ARTISTS'COLOURS

Some health, safety and environmental aspects

A statement by C.E.P.E (The European confederation of Paints, Printing Inks and Artists'colours Manufacturers'Associations)

Art is associated with colour.

With colours the artist creates objects of lasting value.

Artists’ colours serve culture; they have to be aesthetically pleasing and permanent. Yet, artists’ colours are also products for use which should not harm humans or the environment.

Artists’ colours, as with any manufactured chemical preparation, are subject to laws and regulations to protect both user and the environment. A number of traditional artists’ pigments contain elements which suggest they may be hazardous –cadmium for example. Some people mistakenly assume that everything natural is good and chemical id bad.

Justified concern sometimes creates prejudice. This information paper is intended to openly discuss the situation for the benefit of art and the artist.


What do artists’ colours consist of?

The main components of artists’ colours are pigments and binders. Additional substances may be necessary to produce the characteristics expected from a quality product.

The pigment determines the visual characteristics of the colour, its hue and transparency. Pigments are finely ground, coloured powders, which may be natural or synthetic, they may be further classified as inorganic, those of mineral origin, or organic, derived from carbon compounds.

The binder acts as an adhesive ensuring that the pigment is securely attached to the painting ground. It also affects gloss, transparency, and gives the particular medium its characteristic properties.

Quality artists’ colour cannot be produced by simply mixing pigment and binder, additives are necessary to give stability, flow and drying characteristics. The optimum use of all these components is part of the art of the colour manufacturer.

In this age of concern for our environment it is important that the artist is aware of the nature of the materials being used, but it is equally important that those materials meet the quality and permanence required.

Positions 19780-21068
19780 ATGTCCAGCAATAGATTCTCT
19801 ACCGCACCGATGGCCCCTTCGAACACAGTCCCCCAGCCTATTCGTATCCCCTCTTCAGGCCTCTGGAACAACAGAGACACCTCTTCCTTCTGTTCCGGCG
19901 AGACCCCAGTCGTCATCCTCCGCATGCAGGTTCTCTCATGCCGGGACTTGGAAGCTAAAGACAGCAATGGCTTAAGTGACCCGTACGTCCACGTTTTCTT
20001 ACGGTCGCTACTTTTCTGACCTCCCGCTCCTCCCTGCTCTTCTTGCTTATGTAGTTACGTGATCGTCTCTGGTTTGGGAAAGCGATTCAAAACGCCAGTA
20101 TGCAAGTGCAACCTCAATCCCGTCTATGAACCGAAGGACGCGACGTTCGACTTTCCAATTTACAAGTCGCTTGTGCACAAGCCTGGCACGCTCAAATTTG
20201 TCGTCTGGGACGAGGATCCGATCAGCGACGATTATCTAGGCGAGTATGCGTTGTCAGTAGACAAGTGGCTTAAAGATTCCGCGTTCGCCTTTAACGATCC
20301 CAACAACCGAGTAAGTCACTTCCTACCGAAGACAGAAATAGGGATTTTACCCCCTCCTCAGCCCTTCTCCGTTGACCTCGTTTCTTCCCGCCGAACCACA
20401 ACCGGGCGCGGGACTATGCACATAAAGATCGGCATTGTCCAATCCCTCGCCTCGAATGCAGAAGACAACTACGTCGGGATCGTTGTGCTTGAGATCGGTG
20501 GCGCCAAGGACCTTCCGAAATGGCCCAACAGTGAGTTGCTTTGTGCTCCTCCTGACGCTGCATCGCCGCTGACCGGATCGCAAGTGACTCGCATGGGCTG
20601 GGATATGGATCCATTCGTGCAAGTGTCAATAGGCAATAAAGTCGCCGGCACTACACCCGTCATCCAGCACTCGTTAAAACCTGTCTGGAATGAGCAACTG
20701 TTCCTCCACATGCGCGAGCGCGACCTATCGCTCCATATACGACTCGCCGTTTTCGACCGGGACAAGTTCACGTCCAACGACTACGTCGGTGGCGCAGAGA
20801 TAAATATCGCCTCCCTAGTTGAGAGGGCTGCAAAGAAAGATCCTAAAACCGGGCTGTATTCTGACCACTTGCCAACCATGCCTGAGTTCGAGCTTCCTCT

Do artists’ colours endanger health?

Nowadays artists’ colours are manufactured wherever possible using pigments which do not present a health-hazard to the user. That was not always the case, however. The “orpiment”, highly regarded in the Middle Ages and the ancient world for yellow colours, was highly poisonous owing to its arsenic content. Similarly toxic were the historical pigments realgar, red lead (minium), verdigris and Schweinfurter Green. People found many of these toxic pigments in nature or produced them from natural ores. The “natural” origin of these colours is therefore no measure of their non-toxicity. The brilliant tones of the historically toxic colours are today replaced by colour manufacturers with harmless, synthetic pigments. Some inorganic pigments now contained in artists’ colours do, however, contain heavy metals. Unfortunately, the term “heavy metals” is often equated automatically with “toxic”. Many heavy metals contained in artists’ pigments such as iron, manganese, and zinc, are, however, essential trace elements but may have a detrimental effect in higher doses. Some heavy metals, found in artists’ pigments, do require further explanations, though, as they can be harmful.

Even the more harmful pigments can be used safely if the necessary precautions are taken, such as good ventilation of the room, avoiding oral intake of colours/paint, avoiding inhalation when using a spray-gun/airbrush.


Lead pigments

White lead (Flake White, Kremnitz or Cremnitz White) is probably the only really harmful pigment, but the use is not very wide-spread anymore.
It can accumulate in the body and cause serious health problems. Therefore precautions should be taken when using.


Barium pigments

Barium may be found in lake pigments and toners. Barium sulphate is often used by pigment manufacturers to adjust batch strength but as is insoluble, it does not constitute a danger in normal use.

Cadmium pigments

Cadmium pigments occur as cadmium zinc sulphide (yellows) and cadmium sulphoselenide (reds). Soluble cadmium compounds are toxic but the method by which modern cadmium pigments are manufactured makes them virtually insoluble and therefore not a danger in normal use as an artists’ colour.

Chromium pigments

The artist may encounter chromium as Oxide of chromium or Viridian an as Lead Chrome Yellows. Lead, Barium and Zinc chromates are dangerous to health, but most manufacturers have stopped using them. The chemical nature of the chromium in the two greens is such as to render the chromium different to that in the lead chromate pigments, and is not a hazard.

Cobalt

Cobalt will be encountered by the artist in drying mediums and as Cobalt Blue, Cobalt Green, Cobalt Violet and Cobalt Yellow (Aureolin). In the dry powder form as pigment, these can cause respiratory allergies if inhaled. Ingestion hazards depend on solubility. Cobalt Violet and Cobalt Yellow will be the most harmful as they have greater solubility. There is no danger from normal use.

Copper